3 Ways to make decentralization support patient centricity
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3 Ways to make decentralization support patient centricity

by | Apr 25, 2024

Used in the right way, decentralization can help put patients at the heart of a clinical trial. But if a fully decentralized or hybrid trial is designed and implemented without considering participants’ perspectives, it can result in gaps in data, low participant retention and delays.

In a recent article, Siron Clinical CEO Jan Balemans wrote about the link between decentralization and patient centricity, highlighting that it’s not as simple as we may think. While decentralization can save time and money and even appeal to patients who can participate from where they are, it’s not always desirable.

Here are three things to focus on if you’re considering decentralization for your clinical trial, to help maximize patient centricity.

1. Learn and adapt to patients’ habits and routines

Imagine you want to collect heart rate data 24 hours a day for a certain period using smartwatches. This seems simple: you can send patients a package with a watch and instructions and get ready to process the data.

In reality, though, any number of issues could arise. One of the big problems might be related to participants not being used to wearing a watch.

In his article, Jan wrote: “As a participant, I receive my watch, read and understand the simple instructions that I have to wear it constantly for two weeks, and I put it on. But at night, I get ready for bed and automatically take it off before I go to sleep. It’s subconscious – I always take my watch off before bed.”

This example shows that before you decide on the approach, it’s important to talk to patients and understand their routines. What might be potential hurdles for them? Even if you still decide to take the same approach, this can help you adjust things like instructions and communication methods, ultimately making it more comfortable for participants. Learning and adapting to patients’ habits and routines is key.

2. Understand why patients enroll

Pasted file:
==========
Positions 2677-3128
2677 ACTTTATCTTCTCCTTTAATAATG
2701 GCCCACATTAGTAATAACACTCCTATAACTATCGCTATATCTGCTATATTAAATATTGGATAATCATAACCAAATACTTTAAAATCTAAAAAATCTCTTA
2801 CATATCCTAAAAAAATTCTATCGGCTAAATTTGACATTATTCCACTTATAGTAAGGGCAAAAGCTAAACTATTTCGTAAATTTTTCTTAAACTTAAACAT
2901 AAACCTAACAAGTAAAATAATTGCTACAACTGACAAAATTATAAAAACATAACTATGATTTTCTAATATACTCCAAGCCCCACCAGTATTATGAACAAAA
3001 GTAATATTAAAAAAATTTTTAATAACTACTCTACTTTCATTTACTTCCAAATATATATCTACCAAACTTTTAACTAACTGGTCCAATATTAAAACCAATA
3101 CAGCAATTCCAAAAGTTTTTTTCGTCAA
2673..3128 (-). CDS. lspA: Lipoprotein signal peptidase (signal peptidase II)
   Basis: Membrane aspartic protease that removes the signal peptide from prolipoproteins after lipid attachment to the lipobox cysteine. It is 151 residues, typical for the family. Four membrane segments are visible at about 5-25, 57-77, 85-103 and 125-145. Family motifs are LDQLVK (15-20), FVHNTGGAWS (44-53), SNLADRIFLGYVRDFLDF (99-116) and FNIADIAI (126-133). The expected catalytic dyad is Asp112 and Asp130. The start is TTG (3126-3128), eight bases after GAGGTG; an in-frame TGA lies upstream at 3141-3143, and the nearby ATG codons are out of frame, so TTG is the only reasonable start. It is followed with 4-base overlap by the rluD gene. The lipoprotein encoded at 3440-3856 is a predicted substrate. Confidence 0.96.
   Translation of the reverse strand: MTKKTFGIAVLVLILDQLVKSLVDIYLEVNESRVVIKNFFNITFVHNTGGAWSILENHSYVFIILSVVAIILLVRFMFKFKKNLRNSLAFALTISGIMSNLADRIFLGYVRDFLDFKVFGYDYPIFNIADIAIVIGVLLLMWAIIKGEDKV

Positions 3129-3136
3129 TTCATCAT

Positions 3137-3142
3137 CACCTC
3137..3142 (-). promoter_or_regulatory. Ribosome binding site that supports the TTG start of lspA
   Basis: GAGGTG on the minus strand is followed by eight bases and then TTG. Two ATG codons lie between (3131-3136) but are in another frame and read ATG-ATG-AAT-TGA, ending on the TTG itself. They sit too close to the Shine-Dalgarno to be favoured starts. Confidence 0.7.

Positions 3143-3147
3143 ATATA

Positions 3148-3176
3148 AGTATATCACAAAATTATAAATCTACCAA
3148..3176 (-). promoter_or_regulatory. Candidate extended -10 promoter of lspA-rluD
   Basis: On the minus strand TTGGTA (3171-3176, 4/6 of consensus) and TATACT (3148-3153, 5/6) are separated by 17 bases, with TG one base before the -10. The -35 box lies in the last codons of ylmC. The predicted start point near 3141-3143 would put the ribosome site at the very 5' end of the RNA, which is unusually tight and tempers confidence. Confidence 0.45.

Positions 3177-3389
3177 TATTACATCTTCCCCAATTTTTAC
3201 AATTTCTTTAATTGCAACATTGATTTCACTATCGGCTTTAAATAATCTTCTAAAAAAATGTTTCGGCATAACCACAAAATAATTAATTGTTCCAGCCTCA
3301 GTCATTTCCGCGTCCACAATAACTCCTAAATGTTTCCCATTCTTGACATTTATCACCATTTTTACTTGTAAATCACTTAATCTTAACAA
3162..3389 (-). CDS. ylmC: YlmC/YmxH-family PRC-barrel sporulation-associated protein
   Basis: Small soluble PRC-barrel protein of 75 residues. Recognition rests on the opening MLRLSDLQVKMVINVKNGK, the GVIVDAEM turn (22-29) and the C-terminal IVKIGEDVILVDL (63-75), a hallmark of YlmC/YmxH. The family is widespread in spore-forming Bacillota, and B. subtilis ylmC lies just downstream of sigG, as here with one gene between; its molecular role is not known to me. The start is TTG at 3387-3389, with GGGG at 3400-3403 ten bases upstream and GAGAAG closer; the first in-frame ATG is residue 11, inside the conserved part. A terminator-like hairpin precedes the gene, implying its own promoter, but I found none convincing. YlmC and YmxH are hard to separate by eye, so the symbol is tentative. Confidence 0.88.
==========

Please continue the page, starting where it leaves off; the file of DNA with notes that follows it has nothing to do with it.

If you have a potentially life-changing intervention, it’s tempting to assume patients will want to enroll on your clinical trial to access it. But reasons for enrolling run deeper than that.

For example, Jan points out the changing demographics – specifically that the population is ageing. This has implications for use of technology in a decentralized trial, but also reasons for enrolling.

Jan: “In my experience, older people often see contact with health practitioners as being a major benefit of enrolling in a clinical trial and often a reason to do so. It’s therefore even more important to consider the people and their needs before looking at technology and feasibility.”

If people’s reason to get involved is closer in-person contact with a health practitioner, it might be worth reconsidering decentralization. Two frameworks can support decisions around this: the Geriatrics 5Ms (medications, mind, mobility, multicomplexity, and what matters most) and 5Ts (target population, team, time, tips to accommodate and tools).

3. Design a communication plan to suit participants

If you have looked at the trial from the patients’ perspective and determined that decentralized elements are appropriate, there may still be challenges. For example, participants might struggle to use unfamiliar devices and platforms.

With the right approach to communication, you can make sure decentralized elements are improving, not harming, patient centricity. Again, from the patients’ perspective, think about the challenges they might encounter, the questions they might have and the moments they might need support.

For example, in a trial using smartwatches, participants might need a hotline to talk to a trial team member if the watch malfunctions, to ensure they feel supported and there are no gaps in your data. They might also want regular check-in moments with a phone or video call to provide real connection.

AI applications are also entering widespread use for communication, including in healthcare. Chatbots could save you time and money and they can provide participants with a range of support and information. But if participants prefer human contact, using an AI application might have a negative impact on your trial.

The key is to know your audience – your participants – and communicate in a way that gives them a positive experience.

How are you using decentralized elements to put patients first?

In his article, Jan talked about the ongoing conversations around decentralization focusing mainly on feasibility and compliance and he pointed out that we need to pay more attention to the interaction between decentralization and patient centricity.

“The link between decentralization and patient centricity isn’t simple and we shouldn’t assume it is when we’re designing and running clinical trials” he wrote.

Siron Clinical has been working on decentralized trials for more than 15 years. Siron can build the approach you need for your decentralized trial, starting with what’s best for your participants. Find out more.


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